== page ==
Mar 31, 2014; Minneapolis, MN, USA; Los Angeles Clippers guard Chris Paul (3) looks on during the first half against the Minnesota Timberwolves at Target Center. Mandatory Credit: Jesse Johnson-USA TODAY Sports

Choked Or Robbed? Los Angeles Clippers Collapse In Game 5 Loss

After the Los Angeles Clippers Game 4 win Doc Rivers was calling for a beer. Now after suffering a heart-breaking, referee-intrusive loss in Game 5, Doc is calling for reform.

Let’s take away the replay system because that’s our ball and we win the game. And we got robbed because of that call. And it’s clear, everybody in the arena saw it. That’s why everybody was shocked they said Oklahoma City (ball).

A game-defining and potentially series-changing play involving Matt Barnes and Reggie Jackson is what Doc is referring to. Barnes seemingly slapped (fouled) the ball off of Jackson’s hands in the closing seconds of Game 5, but upon further review the referees ruled that the possession would remain with OKC.

Chris Paul would then snake-bite foul Russell Westbrook (38 points) shooting a 3 with just 6.4 seconds remaining. After Westbrook drilled all three free throws, the Thunder took a 105-104 lead that they would not relinquish.

The Clippers would have a chance to win the game but Paul would turn the ball over for the second time in 17 seconds and now they are down 3-2 heading back to the Staples Center to try and save their season.

“Everything that happened at the end there is on me” quipped a remorseful and visibly shaken Paul. “This was bad… this was real bad.”

L.A. tried to nurse a 101-88 lead with just 4:32 to play and now have to lick their wounds from a devastating collapse in which the Thunder deserve more credit than blame for “stealing” away. Despite DeAndre Jordan scoring zero points and being mired in foul trouble, the Clippers had a chance to win. Despite the fact the Thunder shot 36 free throws compared to L.A’s 20, the Clippers had a chance to win.

Durant was a shell of himself, shooting just 3-for-17 from the floor until those final four minutes, which gave the Clippers a chance to win. L.A.’s defense held everybody not named Durant or Westbrook to under double digits, they got Blake Griffin’s first double-double of the postseason (24 points and 17 rebounds) and well you guessed it … had a chance to win.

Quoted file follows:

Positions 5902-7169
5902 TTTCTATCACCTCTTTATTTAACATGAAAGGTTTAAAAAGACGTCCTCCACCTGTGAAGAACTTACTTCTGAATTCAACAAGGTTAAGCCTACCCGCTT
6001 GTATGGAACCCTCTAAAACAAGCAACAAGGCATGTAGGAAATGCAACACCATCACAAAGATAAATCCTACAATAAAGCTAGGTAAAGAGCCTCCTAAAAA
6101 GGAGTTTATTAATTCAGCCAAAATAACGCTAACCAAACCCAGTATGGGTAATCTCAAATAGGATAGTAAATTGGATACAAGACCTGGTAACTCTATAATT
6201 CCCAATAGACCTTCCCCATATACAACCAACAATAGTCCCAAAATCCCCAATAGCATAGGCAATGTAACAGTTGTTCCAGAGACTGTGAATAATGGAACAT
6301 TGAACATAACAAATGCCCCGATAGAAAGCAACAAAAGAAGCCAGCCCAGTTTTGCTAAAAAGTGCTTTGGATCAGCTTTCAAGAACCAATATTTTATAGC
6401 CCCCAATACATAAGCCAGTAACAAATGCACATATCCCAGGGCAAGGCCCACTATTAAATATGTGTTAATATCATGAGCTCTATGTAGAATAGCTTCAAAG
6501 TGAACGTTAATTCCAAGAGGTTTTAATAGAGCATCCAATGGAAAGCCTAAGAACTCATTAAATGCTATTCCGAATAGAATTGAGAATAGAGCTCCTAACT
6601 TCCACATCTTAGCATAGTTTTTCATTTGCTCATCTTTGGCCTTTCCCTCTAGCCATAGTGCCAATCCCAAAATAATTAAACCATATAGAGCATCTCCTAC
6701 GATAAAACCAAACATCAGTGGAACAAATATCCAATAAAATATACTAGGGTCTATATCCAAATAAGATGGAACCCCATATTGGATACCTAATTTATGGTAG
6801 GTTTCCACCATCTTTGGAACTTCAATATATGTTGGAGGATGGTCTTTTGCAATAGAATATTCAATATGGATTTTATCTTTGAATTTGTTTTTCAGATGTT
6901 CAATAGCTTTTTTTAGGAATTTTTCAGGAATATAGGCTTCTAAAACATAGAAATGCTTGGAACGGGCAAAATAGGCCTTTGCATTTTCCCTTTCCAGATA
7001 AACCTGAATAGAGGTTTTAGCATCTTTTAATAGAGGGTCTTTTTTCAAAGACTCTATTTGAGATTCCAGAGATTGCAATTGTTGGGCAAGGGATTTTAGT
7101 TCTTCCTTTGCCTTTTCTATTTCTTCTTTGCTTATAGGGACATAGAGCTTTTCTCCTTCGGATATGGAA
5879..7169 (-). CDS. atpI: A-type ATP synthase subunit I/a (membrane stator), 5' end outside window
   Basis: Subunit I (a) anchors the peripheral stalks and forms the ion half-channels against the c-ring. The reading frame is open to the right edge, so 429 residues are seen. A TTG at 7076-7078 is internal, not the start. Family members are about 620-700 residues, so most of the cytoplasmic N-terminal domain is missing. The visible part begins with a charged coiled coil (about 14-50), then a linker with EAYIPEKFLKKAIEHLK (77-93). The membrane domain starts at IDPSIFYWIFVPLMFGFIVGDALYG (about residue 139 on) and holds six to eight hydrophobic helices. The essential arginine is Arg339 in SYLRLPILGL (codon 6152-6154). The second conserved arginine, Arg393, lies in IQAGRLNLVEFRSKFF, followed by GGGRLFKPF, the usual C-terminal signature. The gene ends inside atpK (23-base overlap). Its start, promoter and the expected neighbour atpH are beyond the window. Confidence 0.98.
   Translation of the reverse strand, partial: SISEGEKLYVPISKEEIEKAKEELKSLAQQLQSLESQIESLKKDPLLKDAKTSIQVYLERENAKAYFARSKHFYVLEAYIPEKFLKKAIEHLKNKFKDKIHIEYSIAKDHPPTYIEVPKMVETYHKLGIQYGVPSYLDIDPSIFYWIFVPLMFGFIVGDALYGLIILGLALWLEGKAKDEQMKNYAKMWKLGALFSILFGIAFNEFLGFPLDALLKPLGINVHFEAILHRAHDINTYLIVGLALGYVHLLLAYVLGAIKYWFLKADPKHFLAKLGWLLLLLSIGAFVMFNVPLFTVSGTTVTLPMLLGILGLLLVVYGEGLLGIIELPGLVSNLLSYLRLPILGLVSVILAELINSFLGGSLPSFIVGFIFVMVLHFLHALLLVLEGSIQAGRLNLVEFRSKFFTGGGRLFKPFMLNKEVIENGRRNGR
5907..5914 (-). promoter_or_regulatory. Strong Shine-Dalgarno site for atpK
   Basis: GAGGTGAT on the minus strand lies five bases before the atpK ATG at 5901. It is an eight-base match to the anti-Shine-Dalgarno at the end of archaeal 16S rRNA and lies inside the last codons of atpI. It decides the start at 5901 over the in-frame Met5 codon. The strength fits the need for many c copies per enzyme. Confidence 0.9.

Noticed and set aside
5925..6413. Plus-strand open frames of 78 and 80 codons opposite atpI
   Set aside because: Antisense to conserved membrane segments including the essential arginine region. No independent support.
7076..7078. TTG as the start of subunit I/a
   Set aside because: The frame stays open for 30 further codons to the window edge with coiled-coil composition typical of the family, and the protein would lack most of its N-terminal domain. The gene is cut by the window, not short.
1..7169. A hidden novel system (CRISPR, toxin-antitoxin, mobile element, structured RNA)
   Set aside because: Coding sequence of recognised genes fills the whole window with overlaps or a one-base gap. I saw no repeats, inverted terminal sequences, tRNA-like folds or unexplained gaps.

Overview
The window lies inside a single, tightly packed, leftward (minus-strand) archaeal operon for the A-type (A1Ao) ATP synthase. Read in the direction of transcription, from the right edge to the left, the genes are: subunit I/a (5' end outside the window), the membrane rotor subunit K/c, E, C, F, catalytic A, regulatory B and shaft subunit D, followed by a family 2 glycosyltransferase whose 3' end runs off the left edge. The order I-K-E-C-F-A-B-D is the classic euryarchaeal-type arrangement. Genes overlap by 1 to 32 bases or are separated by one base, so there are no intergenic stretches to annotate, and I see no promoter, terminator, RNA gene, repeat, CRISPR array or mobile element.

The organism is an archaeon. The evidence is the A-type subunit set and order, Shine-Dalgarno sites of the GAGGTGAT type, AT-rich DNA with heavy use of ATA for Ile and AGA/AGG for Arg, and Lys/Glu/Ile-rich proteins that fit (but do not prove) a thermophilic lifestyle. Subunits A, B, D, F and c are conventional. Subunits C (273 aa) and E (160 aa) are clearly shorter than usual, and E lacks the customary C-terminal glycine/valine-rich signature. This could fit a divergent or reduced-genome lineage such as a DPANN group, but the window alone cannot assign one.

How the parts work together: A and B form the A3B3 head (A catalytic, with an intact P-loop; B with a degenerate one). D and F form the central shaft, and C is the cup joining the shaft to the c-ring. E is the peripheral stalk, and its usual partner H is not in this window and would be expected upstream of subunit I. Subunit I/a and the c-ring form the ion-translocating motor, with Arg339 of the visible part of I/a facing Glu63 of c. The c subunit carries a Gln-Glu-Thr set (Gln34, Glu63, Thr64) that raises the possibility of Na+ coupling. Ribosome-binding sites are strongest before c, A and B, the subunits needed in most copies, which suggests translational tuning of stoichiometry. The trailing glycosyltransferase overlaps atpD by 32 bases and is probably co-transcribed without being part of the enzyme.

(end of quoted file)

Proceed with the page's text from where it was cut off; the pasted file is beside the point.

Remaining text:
But they didn’t win. They didn’t put themselves one game away from the Western Conference Finals with a chance to clinch at home and that’s a shame. Doc Rivers and his crew have been phenomenal preparing his team for these playoffs and even with unprecedented distractions they have been able to make it this far.

Unfortunately the ride is nearing an end unless the Clippers have short memories. They have to erase the pain of Game 5, which is one of the deepest cutting playoff losses in recent years to any team, outside of the Spurs in Game 6 of the NBA Finals last season.

This one was bad as Paul kept repeating in his postgame presser. But just how bad it is will be something they as a team will have to decide.

Can they pick themselves up one more time this season after withstanding Paul’s injury earlier in the year and Donald Sterling’s bigoted comments during these very same playoffs? Can Paul, who looked like he needed a hug after Game 5, snap out of that funk and be the un-guardable game manager many have anointed him as? Will Griffin and Jordan rediscover their in-game chemistry and, more importantly, stay out of foul trouble?

Their resolve is being tested. It’s all on the line and the above questions need to be answered in the affirmative. Otherwise their season will come to an abrupt end prolonging the cursed stink the franchise is so desperate to cleanse itself of, despite the immense talent on the roster.

Tags: 2014 NBA Playoffs Los Angeles Clippers

comments powered by Disqus